New Laws Target and Punish the Poor in Oregon

By Heather Marek, Legal Intern

person with signJuly 27, 2016 - In recent years, poverty and homelessness have deepened throughout the country, and Oregon has not been immune. According to HUD, between 2014 and 2015, the number of homeless Oregonians increased nine percent, the third highest increase nationwide. In that same time, Oregon experienced the largest growth of any state in its chronically homeless population: sixty percent. Due to a severe shortage of affordable housing and the high number of residents with no place to call home, Oregon cities including Eugene and Portland have declared a housing and homelessness “state of emergency”.

In Oregon and elsewhere, the response to this crisis has been to further criminalize homelessness, making it against the law to engage in basic life-sustaining activities. Between 2011 and 2014, there was a spike in the number of cities nationwide that outlawed camping (60 percent), sleeping in vehicles (119 percent), sitting or lying down in particular places (43 percent), begging (25 percent), and loitering and vagrancy (35 percent). These laws have been the focus of national and international scrutiny, receiving condemnation by the U.S. Department of Justice, the U.S. Department of Housing and Urban Development, the UN Committee on the Elimination of Racial Discrimination, and the UN Human Rights Committee.

Treating poverty and homelessness like crimes makes no sense. These laws punish and dehumanize people who are already vulnerable and struggling, many of whom are families, veterans, and disabled. Hefty fines and criminal records create additional barriers and make it harder to find housing or work. This strategy does nothing to address the root causes of homelessness like unemployment, domestic violence, mental illness, and lack of affordable housing. These ineffective schemes often violate the rights of the unhoused.

The ACLU of Oregon has seen an alarming uptick in the adoption of these unfair laws locally. The latest comes out of the City of Brookings, just north of the California border.  In Brookings, it is now an offense to engage in so-called “abusive solicitation.” Solicitation, defined here as “an in-person request made to obtain an immediate donation of money or other item of value,” is protected speech under the U.S. and Oregon Constitutions. (In fact, the ACLU of Oregon successfully challenged an anti-solicitation ordinance in 2009.) So, Brookings devised this special kind of solicitation, hoping it could somehow circumvent protections because the City deemed it to be “abusive.”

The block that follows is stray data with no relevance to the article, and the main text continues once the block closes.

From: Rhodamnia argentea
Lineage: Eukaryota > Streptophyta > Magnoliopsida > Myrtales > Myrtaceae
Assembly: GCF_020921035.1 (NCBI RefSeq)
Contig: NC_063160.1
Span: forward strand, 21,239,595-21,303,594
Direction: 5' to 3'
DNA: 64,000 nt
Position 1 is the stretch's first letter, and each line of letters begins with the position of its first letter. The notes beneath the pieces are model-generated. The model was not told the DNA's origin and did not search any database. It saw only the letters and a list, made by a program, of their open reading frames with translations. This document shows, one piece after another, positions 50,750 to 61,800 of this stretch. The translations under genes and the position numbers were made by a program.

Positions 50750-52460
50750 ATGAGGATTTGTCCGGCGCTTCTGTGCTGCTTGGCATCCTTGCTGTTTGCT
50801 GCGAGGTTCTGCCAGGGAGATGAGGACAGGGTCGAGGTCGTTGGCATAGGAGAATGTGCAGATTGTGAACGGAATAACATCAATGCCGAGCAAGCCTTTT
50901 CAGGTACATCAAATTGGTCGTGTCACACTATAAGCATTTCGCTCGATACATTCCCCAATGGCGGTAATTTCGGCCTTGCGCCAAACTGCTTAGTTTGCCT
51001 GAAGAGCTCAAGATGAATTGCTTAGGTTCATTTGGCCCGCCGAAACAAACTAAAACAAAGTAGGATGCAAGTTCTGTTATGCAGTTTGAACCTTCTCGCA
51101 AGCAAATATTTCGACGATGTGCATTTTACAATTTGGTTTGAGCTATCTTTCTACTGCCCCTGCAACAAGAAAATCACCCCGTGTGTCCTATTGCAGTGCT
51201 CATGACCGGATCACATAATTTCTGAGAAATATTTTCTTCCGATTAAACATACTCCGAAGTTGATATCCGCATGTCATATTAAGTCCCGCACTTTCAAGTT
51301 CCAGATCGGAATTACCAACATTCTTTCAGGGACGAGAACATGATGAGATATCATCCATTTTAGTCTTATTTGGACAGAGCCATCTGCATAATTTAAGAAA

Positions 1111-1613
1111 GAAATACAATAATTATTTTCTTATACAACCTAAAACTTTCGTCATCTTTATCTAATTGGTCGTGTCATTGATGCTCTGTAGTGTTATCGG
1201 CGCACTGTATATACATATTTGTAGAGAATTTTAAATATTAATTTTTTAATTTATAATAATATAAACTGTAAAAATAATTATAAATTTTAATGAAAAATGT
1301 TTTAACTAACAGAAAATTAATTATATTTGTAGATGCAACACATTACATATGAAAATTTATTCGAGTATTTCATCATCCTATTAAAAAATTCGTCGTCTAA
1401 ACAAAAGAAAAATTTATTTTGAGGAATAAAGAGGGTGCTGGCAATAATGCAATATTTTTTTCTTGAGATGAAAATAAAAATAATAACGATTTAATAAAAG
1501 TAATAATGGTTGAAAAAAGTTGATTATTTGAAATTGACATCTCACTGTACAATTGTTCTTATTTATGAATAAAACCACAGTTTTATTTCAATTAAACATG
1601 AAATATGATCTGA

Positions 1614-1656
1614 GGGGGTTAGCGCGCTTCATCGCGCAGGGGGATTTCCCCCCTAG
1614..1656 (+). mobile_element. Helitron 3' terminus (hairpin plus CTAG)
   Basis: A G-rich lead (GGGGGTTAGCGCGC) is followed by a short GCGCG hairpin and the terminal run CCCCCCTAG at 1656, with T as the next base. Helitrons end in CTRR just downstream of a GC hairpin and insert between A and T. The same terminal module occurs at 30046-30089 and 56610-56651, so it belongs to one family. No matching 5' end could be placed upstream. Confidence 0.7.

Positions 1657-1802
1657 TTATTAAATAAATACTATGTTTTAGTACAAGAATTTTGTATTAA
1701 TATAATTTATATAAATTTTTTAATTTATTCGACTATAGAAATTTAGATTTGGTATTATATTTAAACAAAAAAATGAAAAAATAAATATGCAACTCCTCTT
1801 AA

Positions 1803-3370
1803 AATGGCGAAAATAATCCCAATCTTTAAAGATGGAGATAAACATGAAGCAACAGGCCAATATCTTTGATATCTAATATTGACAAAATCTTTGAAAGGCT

Existing laws already prohibit abusive behaviors such as violence and harassment. This makes the true purpose of Brookings’ ordinance clear. “Abusive solicitation” is a euphemism for panhandling. We are deeply concerned it will be used to target unhoused residents seeking a helping hand.

For this reason, the ACLU of Oregon sent a letter to the Brookings City Council outlining our concerns and the city’s potential liability if it enforces this ordinance.

The “abusive solicitation” ordinance tells people to stop soliciting once the person they approach declines their request. To be clear, lawmakers cannot dictate how much speech is enough. Individuals do not become less free to express themselves simply because the person listening to the speech “declines” or is not persuaded. Free expression is a right, even if it is persistent or unpopular.

The “abusive solicitation” ordinance also prohibits using words, signs, or gestures that are “offensive.” The U.S. and Oregon Constitutions protect a broad spectrum of speech that may be considered offensive to some. In fact, many important messages throughout history – regarding civil rights, war, sexuality – have been deemed “offensive” or “threatening” at the time because they challenged social conventions.

 

Solicitation is an important way of conveying information, whether it involves an unhoused resident with a sign that says, “Veteran – no work – anything helps,” a religious group promoting a certain faith, or a political organization advocating for a cause. Exposure to diverse people and ideas, even when it makes us uncomfortable, is fundamental to a free and democratic society.


Brookings’ “abusive solicitation” ordinance is just a new iteration of an outdated and incorrect way of thinking: that we can deal with societal problems like poverty and homelessness by punishing the poor and unhoused, condemning them to the fringes of society. This approach is cruel, ineffective, and it violates civil rights and liberties. The ACLU of Oregon, with its members and allies in Brookings and across the state, will continue to oppose these regressive laws and support real solutions.